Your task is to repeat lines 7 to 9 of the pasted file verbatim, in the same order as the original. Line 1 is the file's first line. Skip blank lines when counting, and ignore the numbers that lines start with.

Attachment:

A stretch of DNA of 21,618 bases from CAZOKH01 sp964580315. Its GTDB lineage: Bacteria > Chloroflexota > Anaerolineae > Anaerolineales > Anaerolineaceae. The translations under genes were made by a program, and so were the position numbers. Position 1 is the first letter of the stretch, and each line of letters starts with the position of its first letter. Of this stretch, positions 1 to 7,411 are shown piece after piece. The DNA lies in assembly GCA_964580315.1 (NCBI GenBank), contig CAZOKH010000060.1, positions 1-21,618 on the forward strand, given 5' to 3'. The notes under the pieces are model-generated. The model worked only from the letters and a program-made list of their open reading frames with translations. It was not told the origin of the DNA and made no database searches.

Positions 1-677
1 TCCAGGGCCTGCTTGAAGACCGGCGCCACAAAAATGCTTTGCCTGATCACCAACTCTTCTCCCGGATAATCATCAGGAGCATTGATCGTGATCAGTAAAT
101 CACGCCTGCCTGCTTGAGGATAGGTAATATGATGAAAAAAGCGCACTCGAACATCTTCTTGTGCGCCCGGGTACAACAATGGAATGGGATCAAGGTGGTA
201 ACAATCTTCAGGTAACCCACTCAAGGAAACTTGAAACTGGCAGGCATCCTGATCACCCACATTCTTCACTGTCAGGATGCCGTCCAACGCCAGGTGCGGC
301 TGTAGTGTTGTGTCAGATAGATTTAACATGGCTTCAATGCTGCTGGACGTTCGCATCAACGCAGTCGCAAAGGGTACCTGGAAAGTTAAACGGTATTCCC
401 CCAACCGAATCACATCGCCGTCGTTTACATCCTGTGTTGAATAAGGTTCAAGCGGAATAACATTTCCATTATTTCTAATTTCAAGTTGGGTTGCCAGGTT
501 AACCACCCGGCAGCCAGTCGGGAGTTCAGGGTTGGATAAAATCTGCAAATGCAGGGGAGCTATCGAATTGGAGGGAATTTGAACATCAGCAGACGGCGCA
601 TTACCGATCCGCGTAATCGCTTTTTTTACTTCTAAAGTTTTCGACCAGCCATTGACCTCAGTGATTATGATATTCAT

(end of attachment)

401 CCAACCGAATCACATCGCCGTCGTTTACATCCTGTGTTGAATAAGGTTCAAGCGGAATAACATTTCCATTATTTCTAATTTCAAGTTGGGTTGCCAGGTT
501 AACCACCCGGCAGCCAGTCGGGAGTTCAGGGTTGGATAAAATCTGCAAATGCAGGGGAGCTATCGAATTGGAGGGAATTTGAACATCAGCAGACGGCGCA
601 TTACCGATCCGCGTAATCGCTTTTTTTACTTCTAAAGTTTTCGACCAGCCATTGACCTCAGTGATTATGATATTCAT